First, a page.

Ride the Riverways

“There’s no ride like it in the United States!” proclaimed Bucky and Sherry Smith, veteran trail riders from Columbus, Missouri.

Our friends ride their Missouri Fox Trotters extensively throughout the United States. For them, Cross Country Trail Ride in Eminence, Missouri, is special.

Bucky and Sherry invited us to “come on out” to the heart of the Ozarks and join them on the last ride of the season, held at the end of October.

So, Nate and Cowboy, our 6-year-old Fox Trotters, found themselves in a trailer heading to Missouri, 1,800 miles away from our Idaho home.

Over the years, we’d heard about Cross Country Trail Ride, LLC (www.crosscountrytrailrides.com). Every year, beginning each May, there are five all-inclusive riding packages.

The six-day package includes three meals a day; campsites with electric and limited water hookups; nightly music and dancing; a horse and tack sale; and daily organized trail rides, although you can ride your own.

Yet, what really made this ride memorable for us was the gracious southern hospitality we were privileged to experience.

Three things make the late-October trail ride special: thinning fall leaves, which make it easier to take in the views; only 500 riders instead of the usual almost 3,000; and the incredible, southern-style lunches cooked right on the trail.

Comfortable Campground
The spacious campsites in the 75-acre campground, set alongside the banks of Jacks Fork River beneath stately shade trees, exude serenity.

There are 3,007 covered 7-by-10-foot stalls and a 63,000-square-foot indoor riding arena. You’ll find hay, grain, stall bedding, tack, and horse equipment at the onsite tack store.

The shower house is huge, with 20 units on each side. For folks wishing to shop, there’s a large, well-stocked Western store.

And for a small fee, trucks will empty your sewage tank when needed, a thoughtful-but-necessary service.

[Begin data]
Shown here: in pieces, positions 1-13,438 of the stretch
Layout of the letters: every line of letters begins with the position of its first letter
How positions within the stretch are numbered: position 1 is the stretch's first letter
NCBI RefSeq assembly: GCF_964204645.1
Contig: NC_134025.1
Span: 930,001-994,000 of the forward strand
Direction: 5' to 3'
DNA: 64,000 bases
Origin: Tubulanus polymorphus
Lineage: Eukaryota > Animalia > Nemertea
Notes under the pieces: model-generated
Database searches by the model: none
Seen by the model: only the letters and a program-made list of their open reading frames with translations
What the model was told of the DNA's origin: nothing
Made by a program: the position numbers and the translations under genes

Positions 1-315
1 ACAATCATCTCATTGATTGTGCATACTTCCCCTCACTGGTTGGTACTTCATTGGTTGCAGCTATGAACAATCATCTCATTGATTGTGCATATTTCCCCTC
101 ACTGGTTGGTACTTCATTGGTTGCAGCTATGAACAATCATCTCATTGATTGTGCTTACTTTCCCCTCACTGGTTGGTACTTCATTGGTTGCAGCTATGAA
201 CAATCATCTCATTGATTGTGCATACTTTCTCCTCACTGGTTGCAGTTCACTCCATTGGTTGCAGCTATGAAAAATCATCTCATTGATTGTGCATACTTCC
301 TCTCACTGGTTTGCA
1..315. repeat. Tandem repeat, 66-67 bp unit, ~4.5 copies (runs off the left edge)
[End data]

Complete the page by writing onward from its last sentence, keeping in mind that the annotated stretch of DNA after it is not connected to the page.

A large dining hall is run with clockwork efficiency. It’s located across from a dance floor and stage where much of the entertainment occurs in the summer.

In the summer, folks enjoy swimming, fishing, or floating down Jacks Fork River, a clear, spring-fed waterway.

Jim and Jane Smith and their family have operated this trail ride for more than 50 years. Their family recipes, which have been handed down for generations, are used in the trail cookouts.

Ride Prep
If you go on this ride, prepare your horse. This is hilly country, so he needs to be in good physical shape.

According to the onsite veterinarian we visited, the most common equine ailment on rides was tying-up. Horses that were out of shape or overweight suffered muscle cramps from overexertion.

Also, pack for conditions. The area’s late-October weather can be unpredictable; temperatures may swing between the 40s to the high 60s. Bring raingear, and apparel for warm and cold weather.

For the camp, bring a hay bag, water bucket, and stall-cleaning tools. An extension cord and water hose might also come in handy.

The Smith family gives their guests a great deal of latitude in the use of their private campground, but stays firm on one rule: No dogs allowed in May, June, August, and October. Guests violating this rule may be asked to leave.

Scarlet & Gold
Around 9:00 a.m., as horsemen gathered near the gate, the Star Spangled Banner boomed over the camp intercom, followed by the Pledge of Allegiance.

Every riding day began in this patriotic manner. It gave all of us a moment to pause and feel thankful for our beautiful country and the incredible riding day ahead of us.

Although all rides go to the same area, they’re divided into three riding groups: fast; medium; and slow.